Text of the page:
Cameras with an APS-C sized sensor are generally not thought of as low-light performers. Despite recent gains in 16 megapixel APS-C technology (NEX-5n, Fuji X-Pro 1), digital noise due to tiny pixels not getting enough light can become a problem at high ISOs starting at about ISO 3200. When packing a 24 megapixel sensor of the same size, these even smaller pixels are all the more susceptible to image degradation. On my NEX-7, I have generally stayed away from low-light (handheld, anyway), simply out of the fear of a low signal-to-noise ratio at high ISOs. But when the job calls for it–an acoustic/electronic music show hosted in a bar–pictures have to be made, so I grabbed my Nikon 50mm f/1.4 S-Auto, and went to work.
To give an idea of the (lack of) stage lighting, this guy’s computer was illuminating him more than anything else in the room!
You’ve got to watch those slow shutter speeds.
At the pixel level, these shots are noticeably noisy (and rightly so). Fine detail isn’t really present, but then again, shooting at f/1.4 really softens up the image anyway. What’s surprising is at the image level, where I tend to show all my photographs at 1500×1000, they look just fine. Noise isn’t distracting, even considering the fact I didn’t apply any noise-reduction in post-processing. The simple act of downsizing the image is enough to mitigate this problem.
In times like this I realize the saying of “gear doesn’t matter, except when it does” really rings true. Here, it’s all about the lens: if it wasn’t an f/1.4, shutter speeds would dip even lower (well below reasonable hand-holding even with good technique) or ISOs would skyrocket to at least 3200 (image-level degradation would start to become noticeable). Plus, I would get less subject separation. That’s a personal qualm, though.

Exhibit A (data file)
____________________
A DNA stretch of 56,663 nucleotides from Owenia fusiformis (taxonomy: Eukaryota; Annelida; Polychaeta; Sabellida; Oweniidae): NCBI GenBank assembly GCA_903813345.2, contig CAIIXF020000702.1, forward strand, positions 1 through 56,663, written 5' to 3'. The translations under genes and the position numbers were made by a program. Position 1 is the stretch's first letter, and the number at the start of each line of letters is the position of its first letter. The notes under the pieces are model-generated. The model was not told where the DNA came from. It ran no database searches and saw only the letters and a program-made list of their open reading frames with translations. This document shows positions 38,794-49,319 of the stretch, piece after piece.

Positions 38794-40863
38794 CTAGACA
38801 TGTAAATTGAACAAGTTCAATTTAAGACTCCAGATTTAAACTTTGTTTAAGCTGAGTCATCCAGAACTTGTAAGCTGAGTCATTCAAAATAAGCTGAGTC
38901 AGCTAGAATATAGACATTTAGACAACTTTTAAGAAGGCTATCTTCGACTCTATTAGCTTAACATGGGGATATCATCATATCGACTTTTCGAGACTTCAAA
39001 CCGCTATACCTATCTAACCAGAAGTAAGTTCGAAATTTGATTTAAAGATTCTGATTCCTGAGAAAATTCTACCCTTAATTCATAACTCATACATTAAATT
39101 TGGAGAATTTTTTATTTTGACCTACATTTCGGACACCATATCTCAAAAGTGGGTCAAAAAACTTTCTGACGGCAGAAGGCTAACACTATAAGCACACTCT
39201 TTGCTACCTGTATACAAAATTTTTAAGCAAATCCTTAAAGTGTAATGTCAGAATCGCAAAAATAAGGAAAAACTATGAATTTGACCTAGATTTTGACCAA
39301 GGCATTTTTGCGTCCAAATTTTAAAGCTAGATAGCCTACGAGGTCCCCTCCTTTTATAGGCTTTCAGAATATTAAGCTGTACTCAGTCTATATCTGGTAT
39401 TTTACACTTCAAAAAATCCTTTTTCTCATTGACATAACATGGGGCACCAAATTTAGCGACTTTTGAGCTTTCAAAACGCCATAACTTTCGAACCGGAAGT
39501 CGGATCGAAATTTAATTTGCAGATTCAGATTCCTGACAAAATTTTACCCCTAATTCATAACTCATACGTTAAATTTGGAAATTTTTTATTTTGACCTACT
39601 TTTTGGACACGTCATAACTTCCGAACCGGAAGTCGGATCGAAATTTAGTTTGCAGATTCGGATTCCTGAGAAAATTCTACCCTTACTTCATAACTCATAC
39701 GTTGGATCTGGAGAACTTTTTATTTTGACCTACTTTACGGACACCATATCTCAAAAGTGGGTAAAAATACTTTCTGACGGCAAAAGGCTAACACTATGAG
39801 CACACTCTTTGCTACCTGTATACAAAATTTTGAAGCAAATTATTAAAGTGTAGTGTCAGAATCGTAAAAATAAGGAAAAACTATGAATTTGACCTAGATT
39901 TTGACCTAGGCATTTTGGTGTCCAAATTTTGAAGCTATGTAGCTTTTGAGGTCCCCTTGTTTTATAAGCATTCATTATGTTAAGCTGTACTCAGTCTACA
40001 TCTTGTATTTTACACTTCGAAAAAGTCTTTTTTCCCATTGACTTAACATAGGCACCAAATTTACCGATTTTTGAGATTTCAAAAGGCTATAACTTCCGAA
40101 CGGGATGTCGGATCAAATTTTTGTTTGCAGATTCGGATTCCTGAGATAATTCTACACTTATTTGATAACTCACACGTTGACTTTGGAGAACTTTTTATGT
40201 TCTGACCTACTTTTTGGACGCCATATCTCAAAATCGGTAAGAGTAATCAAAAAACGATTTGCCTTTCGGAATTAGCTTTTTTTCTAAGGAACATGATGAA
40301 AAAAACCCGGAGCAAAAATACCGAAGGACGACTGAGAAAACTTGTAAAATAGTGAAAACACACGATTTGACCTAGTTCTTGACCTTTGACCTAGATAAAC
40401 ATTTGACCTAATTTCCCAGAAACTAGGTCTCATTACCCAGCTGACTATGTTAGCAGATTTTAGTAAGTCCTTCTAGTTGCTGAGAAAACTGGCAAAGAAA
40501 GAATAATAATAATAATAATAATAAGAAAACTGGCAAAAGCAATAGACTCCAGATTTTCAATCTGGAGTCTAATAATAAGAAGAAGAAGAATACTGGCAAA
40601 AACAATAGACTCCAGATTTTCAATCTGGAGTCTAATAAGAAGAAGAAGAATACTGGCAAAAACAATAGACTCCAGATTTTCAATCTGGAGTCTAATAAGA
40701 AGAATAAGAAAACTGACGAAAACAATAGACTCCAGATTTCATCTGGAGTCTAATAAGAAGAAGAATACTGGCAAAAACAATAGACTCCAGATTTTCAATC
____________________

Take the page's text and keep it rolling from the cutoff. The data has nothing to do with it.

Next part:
On another interesting note, I found the flash of the NEX-7, which is attached via a flexible metal hinge, to be extremely useful for impromptu bounce-flash work. It’s a “feature” I love to exploit in the few situations that call for it. To activate “bounce mode”, simply pull back the flash to point at the ceiling with the forefinger, and trigger the shutter with the middle finger. After one or two test-fires to nail exposure (shooting in manual mode works best), reasonably good ambient light can be created. This method is much better than any direct on-camera flash method I know of. In this example, had I used direct flash, the subject’s face would have been completely blown out, the background would remain dark, the glasses would have an annoying reflection, and the amount of red-eye would be insane (thanks to the darkness, the pupils are huge). Bounce-flash to the rescue:
In all honesty I’m pleasantly surprised with the high-ISO performance of the NEX-7. With my habits of shooting fast primes either handheld or on a monopod, I now know I can always afford to stay at or below ISO 1600. When the lights go down, bring it on! However, I’m sure something like a 24 megapixel full-frame mirrorless camera, like a NEX-9, could allow me to shoot at any ISO I dreamed of with no consequence. Hint-hint, Sony.
That’s all for this post guys and gals, thanks for dropping by, and as always, have a great day!